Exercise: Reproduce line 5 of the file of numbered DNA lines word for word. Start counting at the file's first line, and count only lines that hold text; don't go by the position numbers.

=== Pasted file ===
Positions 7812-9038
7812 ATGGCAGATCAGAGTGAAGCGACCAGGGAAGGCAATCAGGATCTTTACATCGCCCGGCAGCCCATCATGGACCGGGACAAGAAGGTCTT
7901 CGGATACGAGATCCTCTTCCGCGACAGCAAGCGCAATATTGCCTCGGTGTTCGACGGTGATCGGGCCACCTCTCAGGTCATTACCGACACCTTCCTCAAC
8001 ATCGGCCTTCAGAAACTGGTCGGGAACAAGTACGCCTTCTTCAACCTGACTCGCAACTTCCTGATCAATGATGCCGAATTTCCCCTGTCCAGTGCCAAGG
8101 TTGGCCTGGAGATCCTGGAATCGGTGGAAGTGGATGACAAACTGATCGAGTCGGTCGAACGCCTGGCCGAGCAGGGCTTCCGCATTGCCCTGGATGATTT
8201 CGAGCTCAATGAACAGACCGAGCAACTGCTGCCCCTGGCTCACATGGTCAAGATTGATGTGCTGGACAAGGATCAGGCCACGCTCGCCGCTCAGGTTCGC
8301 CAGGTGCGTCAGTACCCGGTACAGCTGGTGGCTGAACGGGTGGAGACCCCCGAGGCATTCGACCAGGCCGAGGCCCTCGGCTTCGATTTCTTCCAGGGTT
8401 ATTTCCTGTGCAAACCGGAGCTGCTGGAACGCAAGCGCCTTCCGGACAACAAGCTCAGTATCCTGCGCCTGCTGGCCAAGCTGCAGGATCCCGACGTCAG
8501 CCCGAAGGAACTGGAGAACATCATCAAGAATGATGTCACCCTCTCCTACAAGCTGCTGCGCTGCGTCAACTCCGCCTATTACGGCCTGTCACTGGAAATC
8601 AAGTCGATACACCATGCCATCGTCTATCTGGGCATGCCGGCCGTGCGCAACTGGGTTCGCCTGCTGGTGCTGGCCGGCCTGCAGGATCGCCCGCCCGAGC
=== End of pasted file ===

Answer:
8101 TTGGCCTGGAGATCCTGGAATCGGTGGAAGTGGATGACAAACTGATCGAGTCGGTCGAACGCCTGGCCGAGCAGGGCTTCCGCATTGCCCTGGATGATTT